What’s the Deal with the Electoral College?

What’s the Deal with the Electoral College?

11.03.20
Congressional Pages carry the chests containing the Electoral College votes from the States and territories for President of the United States on January 6, 2017. (Photo: Samuel Corum/Anadolu Agency/Getty Images)
11.03.20

While the popular vote, otherwise known as an individual’s vote, elects members of Congress, mayors, governors and other state legislators and local officials, the Electoral College ultimately decides the leader of the country. 

You’ve heard of the Electoral College, but what exactly does it do and how does it work? 

When voters cast their ballots, they’re actually voting for a slate of electors (aka – the Electoral College) appointed by their state’s political parties to support that party’s candidate. Each state is allotted a specific number of electoral votes. In almost all states (except for a few exceptions like Maine and Nebraska) whichever candidate wins the state, all electoral votes for that state goes to that candidate.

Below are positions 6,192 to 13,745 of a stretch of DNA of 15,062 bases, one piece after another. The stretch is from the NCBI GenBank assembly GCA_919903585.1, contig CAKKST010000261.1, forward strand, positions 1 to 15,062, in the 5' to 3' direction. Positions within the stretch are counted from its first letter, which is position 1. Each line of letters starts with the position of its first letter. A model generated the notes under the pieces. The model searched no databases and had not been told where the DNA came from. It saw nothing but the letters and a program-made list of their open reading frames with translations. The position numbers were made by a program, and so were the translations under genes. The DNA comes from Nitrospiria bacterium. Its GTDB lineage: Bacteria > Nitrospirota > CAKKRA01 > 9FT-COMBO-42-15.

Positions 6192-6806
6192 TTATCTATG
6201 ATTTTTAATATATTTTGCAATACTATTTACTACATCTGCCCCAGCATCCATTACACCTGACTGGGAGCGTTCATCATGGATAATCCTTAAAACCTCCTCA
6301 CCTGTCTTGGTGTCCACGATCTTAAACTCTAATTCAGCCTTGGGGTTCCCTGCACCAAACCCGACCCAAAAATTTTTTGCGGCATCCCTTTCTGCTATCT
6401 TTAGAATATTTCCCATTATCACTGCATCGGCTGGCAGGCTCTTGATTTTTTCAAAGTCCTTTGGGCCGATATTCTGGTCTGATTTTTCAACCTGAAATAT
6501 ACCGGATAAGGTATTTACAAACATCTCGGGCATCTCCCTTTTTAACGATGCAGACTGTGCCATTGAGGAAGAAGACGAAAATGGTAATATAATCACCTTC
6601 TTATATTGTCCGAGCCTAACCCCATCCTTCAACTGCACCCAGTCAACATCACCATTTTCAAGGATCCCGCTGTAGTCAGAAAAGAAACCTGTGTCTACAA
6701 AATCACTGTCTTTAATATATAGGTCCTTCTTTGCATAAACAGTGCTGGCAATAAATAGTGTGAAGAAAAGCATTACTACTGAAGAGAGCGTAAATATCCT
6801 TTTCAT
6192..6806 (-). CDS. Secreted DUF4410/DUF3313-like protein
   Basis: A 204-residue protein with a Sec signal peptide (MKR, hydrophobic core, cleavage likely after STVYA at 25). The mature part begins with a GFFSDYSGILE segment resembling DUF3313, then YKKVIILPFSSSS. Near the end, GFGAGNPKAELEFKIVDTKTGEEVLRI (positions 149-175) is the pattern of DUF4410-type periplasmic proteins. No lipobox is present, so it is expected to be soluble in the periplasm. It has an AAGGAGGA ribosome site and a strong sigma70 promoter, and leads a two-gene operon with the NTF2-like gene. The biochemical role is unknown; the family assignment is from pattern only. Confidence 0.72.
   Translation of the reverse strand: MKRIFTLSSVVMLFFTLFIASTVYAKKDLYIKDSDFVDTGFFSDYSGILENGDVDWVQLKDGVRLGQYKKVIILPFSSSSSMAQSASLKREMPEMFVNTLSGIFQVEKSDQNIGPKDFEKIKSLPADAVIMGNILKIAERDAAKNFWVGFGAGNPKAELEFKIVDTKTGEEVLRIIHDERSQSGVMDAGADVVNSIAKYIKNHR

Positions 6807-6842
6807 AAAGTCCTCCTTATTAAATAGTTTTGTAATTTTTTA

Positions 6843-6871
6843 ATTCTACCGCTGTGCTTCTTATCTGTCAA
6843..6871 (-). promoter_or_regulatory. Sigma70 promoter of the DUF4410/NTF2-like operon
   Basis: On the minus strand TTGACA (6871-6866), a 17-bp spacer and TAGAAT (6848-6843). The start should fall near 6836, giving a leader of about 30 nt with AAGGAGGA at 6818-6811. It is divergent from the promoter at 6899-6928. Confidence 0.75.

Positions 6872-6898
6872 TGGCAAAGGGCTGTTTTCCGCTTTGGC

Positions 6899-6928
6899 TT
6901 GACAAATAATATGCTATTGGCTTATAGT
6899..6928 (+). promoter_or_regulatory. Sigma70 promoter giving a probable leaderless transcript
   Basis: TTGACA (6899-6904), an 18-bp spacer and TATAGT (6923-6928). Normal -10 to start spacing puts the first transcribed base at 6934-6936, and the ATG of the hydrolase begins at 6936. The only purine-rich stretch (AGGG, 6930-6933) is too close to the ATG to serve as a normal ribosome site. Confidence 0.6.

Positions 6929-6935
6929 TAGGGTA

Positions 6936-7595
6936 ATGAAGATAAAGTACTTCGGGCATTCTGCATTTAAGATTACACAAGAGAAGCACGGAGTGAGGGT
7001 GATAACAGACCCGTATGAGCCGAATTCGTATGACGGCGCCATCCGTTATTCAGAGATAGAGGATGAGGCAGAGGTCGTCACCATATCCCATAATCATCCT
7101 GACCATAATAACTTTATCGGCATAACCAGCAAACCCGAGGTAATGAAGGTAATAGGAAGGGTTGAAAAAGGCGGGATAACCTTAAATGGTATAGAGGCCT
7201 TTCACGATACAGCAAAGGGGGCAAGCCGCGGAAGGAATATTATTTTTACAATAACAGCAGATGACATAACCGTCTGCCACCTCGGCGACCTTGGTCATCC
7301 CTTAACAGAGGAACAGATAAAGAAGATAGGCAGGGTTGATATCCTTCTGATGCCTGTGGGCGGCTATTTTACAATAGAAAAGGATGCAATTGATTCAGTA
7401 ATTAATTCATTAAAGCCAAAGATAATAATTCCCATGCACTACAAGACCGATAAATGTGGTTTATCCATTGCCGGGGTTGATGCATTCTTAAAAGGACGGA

The process explains how a candidate can lose the popular vote but win the election, which is what happened in 2016 when Hilary Clinton won the popular vote but Donald Trump garnered 306 electoral votes, surpassing the 270 required to win (out of the 538 up for grabs).

So while you’re watching the polling numbers, pay attention to those electoral votes which will decide the fate of the next four years.